Veteran trade official named liaison office deputy
Veteran mainland trade official Yin Zonghua has been appointed deputy chief of Beijing's Liaison Office in Hong Kong. He is believed to be succeeding Qiu Hong, who reached the retirement age of 60 this month.
China's State Council announced the appointment of nine officials yesterday, with Yin among them.
Yin, 56, from Shengzhou, Zhejiang, obtained his doctorate in economics from Nankai University in Tianjin.
He began his career in trade in 1984, and worked for the predecessor to China's Ministry of Commerce for two decades.
Between 1984 and 2006, Yin had worked with the Ministry of Foreign Trade and Economic Cooperation, the Ministry of Commerce, China's Permanent Mission to the United Nations Industrial Development Organization and China International Center for Economic and Technical Exchanges.
Between 2006 and 2011, Yin was Minister Counselor of the Economy and Commerce at the Brussels-based China's Mission to the European Union.
From 2011 to 2013, he was appointed director-general of the Department of International Trade and Economic Affairs of China's Ministry of Commerce.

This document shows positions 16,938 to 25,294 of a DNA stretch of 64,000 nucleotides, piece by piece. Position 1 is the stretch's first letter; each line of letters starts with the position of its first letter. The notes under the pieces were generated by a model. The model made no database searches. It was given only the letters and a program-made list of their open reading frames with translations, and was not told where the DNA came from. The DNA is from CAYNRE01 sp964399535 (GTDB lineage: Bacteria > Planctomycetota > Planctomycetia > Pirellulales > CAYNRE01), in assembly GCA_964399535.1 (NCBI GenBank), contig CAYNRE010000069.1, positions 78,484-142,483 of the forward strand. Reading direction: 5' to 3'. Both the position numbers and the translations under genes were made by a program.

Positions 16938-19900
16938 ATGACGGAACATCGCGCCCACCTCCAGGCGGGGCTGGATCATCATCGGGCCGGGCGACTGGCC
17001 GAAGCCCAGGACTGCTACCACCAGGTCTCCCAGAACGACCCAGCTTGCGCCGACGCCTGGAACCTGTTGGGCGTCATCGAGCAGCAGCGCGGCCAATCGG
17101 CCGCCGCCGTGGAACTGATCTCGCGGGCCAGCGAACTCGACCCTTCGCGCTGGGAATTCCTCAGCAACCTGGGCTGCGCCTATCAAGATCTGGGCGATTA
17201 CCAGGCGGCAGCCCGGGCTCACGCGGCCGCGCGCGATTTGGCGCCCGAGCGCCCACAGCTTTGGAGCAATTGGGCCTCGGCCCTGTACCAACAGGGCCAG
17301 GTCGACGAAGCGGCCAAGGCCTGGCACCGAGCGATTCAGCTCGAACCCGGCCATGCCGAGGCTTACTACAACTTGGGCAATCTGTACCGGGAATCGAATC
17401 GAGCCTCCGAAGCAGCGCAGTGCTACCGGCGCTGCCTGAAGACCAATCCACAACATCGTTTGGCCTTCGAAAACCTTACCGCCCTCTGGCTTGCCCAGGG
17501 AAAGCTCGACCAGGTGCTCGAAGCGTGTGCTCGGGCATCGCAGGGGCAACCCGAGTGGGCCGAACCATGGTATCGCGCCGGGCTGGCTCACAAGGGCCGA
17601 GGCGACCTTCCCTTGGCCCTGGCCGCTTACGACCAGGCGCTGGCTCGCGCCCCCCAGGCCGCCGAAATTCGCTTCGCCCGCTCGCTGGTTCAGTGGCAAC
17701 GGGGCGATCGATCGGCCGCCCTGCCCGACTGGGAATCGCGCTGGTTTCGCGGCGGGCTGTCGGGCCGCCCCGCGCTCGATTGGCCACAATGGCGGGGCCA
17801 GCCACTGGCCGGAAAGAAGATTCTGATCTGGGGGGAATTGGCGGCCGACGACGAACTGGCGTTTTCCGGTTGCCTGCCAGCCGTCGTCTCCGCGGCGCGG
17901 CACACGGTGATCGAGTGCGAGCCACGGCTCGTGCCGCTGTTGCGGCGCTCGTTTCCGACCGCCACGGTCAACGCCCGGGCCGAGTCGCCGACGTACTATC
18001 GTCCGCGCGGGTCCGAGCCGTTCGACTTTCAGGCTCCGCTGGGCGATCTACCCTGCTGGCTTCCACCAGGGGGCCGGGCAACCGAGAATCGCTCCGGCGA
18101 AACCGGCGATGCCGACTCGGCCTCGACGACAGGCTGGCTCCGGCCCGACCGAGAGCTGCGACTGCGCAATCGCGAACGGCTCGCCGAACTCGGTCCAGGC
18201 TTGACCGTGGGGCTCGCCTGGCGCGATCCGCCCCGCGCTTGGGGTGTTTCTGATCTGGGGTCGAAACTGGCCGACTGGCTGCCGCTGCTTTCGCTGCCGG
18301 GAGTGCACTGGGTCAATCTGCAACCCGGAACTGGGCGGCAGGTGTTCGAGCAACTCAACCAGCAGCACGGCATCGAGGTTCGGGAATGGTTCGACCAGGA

Between 2013 to 2014, Yin also took charge of World Trade Organization-related affairs at the same ministry.
From 2014 and 2019, he was appointed vice-chairman of China Council for the Promotion of International Trade.
And in 2019, he was appointed as deputy director of the Hong Kong, Macau, Taiwan and overseas Chinese committee of the Chinese People's Political Consultative Conference.
Separately, the head of the Chinese Mission to the United Nations Office at Geneva, Chen Xu, said China was firmly opposed to countries disseminating misinformation by "abusing" the platform of the Human Rights Council.
Chen hit back at countries including the US, UK, Canada, Australia and those within the EU, saying they had spread false information about China's human rights situation.
"China has made remarkable achievements in the field of human rights by putting people at the center," he said.
On Hong Kong, Chen backed the national security law, as it had restored peace from the city's chaos.
He also said the changes in the electoral system could consolidate the principles of "patriots governing Hong Kong" and "one country, two systems."